Jay Galbraith (1939 – 2014) was a leading scholar and consultant in the field of organization design.
In several of his books, he mentioned the possibility of implementing a “mirror image organizational structure.”
He argued that a mirror image structure would facilitate effective coordination across units. But he also cautioned that it could be inefficient in some situations.
In this blog post, I will summarize what we are doing.
But let’s first clarify what the term means:
A mirror-image structure is established when a unit (e.g., department) organizes its sub-units (e.g., teams) in such a way as to correspond to the structure of another unit that it needs to collaborate with.
For example, consider an IT department with several teams responsible for developing and deploying new IT system components.*
Traditionally, it has been organized in a functional manner, as indicated below.
But after considering the need for coordination with its internal clients, the IT director decides to create a team structure that mirrors the business units that the IT department serves:
In our research project, we use a more complex case, but it’s basically this problem that we look at.
We have a built a data set that represents an international firm with three subsidiaries. The question we ask is how the three subsidiaries should be organized.
One alternative is to let the subsidiaries select the appropriate structure, given their particular local requirements (their work processes, products, customers, culture, etc.). This may result in three different organizing principles being used, as indicated below.
So how can we determine which alternative is the best one?
We wanted to develop an analytical method to find the answer.
We used a coordination cost approach, similar to that used in Reconfig, the organization design software tool.
So we built an Excel model that represents the two alternatives described above (mirror image versus hybrid) in different scenarios.
Our decision rule is: Choose the alternative that minimizes coordination costs. This is likely to be the alternative with the lowest number of interfaces between units (but we also take into account the size of the units).
For simplicity, let’s use the Sales & Marketing unit as an example.
Let us assume that the three divisions manufacture different types of components, but sometimes combine their efforts to deliver integrated solutions. Hence the Sales & Marketing departments need to collaborate to create client proposals, agree on pricing and delivery schedules, and so on.
With a consistent, mirror image structure, there will be three interfaces between them:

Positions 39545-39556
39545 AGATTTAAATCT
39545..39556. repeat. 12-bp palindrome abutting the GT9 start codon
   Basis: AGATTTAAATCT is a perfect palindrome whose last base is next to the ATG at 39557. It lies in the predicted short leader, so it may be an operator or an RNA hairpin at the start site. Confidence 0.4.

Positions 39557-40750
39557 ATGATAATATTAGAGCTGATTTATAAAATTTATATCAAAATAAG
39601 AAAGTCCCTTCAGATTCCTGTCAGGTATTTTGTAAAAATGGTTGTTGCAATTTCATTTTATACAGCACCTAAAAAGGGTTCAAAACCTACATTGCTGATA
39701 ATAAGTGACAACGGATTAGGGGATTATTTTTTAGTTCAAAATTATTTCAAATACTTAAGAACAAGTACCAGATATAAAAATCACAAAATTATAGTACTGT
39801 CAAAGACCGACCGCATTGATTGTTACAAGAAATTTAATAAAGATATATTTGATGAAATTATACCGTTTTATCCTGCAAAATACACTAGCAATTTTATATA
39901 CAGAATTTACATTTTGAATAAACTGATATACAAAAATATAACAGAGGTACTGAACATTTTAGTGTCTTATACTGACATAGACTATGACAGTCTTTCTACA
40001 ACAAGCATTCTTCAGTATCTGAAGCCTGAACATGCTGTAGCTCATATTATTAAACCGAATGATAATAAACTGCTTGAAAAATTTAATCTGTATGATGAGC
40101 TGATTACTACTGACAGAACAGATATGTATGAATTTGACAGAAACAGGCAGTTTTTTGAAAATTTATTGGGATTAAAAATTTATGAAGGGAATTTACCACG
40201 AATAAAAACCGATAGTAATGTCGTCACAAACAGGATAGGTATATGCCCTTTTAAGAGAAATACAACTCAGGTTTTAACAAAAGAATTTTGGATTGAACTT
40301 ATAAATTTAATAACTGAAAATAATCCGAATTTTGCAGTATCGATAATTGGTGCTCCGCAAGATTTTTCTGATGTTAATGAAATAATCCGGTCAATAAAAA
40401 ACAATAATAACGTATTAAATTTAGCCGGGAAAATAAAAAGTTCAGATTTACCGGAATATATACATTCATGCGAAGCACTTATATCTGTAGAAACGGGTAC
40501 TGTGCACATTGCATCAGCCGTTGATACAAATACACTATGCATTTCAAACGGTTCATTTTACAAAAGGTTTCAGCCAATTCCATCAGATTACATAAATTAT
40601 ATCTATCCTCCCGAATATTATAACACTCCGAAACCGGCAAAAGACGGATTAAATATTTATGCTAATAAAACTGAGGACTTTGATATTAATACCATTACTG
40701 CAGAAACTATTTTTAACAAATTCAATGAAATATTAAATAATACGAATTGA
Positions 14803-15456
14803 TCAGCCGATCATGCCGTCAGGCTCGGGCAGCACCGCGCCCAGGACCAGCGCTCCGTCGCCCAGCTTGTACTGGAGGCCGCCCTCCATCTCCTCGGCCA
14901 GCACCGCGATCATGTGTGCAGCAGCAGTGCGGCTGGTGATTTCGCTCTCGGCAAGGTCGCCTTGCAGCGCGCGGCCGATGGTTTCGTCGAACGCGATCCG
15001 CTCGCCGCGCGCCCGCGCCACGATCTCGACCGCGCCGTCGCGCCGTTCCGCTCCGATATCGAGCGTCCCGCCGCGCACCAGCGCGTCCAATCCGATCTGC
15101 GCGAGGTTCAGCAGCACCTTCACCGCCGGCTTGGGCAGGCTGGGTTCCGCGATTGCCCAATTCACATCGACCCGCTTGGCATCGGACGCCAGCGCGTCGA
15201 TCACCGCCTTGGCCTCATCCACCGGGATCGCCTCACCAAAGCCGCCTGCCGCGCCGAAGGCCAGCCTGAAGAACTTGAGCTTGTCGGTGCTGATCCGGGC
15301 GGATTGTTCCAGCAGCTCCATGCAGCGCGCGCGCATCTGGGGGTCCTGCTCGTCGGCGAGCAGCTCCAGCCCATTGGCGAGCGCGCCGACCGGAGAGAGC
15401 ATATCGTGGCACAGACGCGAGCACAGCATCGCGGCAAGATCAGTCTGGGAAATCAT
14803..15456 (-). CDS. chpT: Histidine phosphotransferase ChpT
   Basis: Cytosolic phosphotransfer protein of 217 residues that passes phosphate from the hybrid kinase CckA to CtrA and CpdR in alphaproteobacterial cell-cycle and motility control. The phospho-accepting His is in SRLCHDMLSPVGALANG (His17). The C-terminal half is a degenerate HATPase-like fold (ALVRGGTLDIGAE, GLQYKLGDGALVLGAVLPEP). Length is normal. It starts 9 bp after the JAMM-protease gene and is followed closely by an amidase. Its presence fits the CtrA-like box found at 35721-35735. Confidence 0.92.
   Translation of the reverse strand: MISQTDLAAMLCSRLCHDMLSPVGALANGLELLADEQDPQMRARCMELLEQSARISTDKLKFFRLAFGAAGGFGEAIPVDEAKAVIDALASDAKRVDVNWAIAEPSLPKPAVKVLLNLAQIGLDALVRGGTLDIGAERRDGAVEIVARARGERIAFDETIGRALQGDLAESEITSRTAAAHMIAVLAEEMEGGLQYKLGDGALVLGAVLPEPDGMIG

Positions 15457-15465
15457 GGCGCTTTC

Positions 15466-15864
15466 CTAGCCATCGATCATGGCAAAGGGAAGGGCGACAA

This increases to 10 (!) if the divisions choose different organizing principles. The reason is that ii implies that the Sales & Marketing department is split in Division 2 and 3 when they choose to depart from the functional structure in Division 1.
However, we also have to take into consideration the benefits that Division 2 and 3 obtain by selecting a model that reflects their particular requirements.
If these benefits are significant, it could make it worthwhile to adopt a model that is unique for each division, resulting in a hybrid and inconsistent structure for the organization as a whole.
For example, for Division 2, it may be the case that adopting a geographical (instead of a functional) model will reduce internal coordination costs. This will be the case if the geographical model is better aligned with the work processes in this division, as indicated below (for simplicity, the figure only shows two departments, with four employees each):
In other words, this problem is actually a particular instance of a more general conundrum: A decision to adopt a mirror image structure implies a trade-off between organization-wide versus local (unit-specific) performance.
We have calculated the results for various scenarios for a test data set that we created.
The scenarios differ in terms of the degree of collaboration that is required across the three divisions and how much local adaptation that is required by each division.
What we find is that the mirror image structure is superior in most situations.
However, the hybrid model – where divisions select a unique structure – is better in situations where there is a strong need for local adaptation, combined with little need for collaboration across divisions.
If the results are confirmed by others, one implication is the following: Leaders should think twice before they delegate organization design decisions in firms that rely on a lot of cross-unit collaboration. Such firms need a fairly consistent structure across sub-units.
Feel free to leave a comment below if you have questions or comments.
*This example is inspired by: Vlietland, J. & van Vliet, H. (2015). Towards a governance framework for chains of Scrum teams, Journal of Information and Software Technology, 57, 52-65.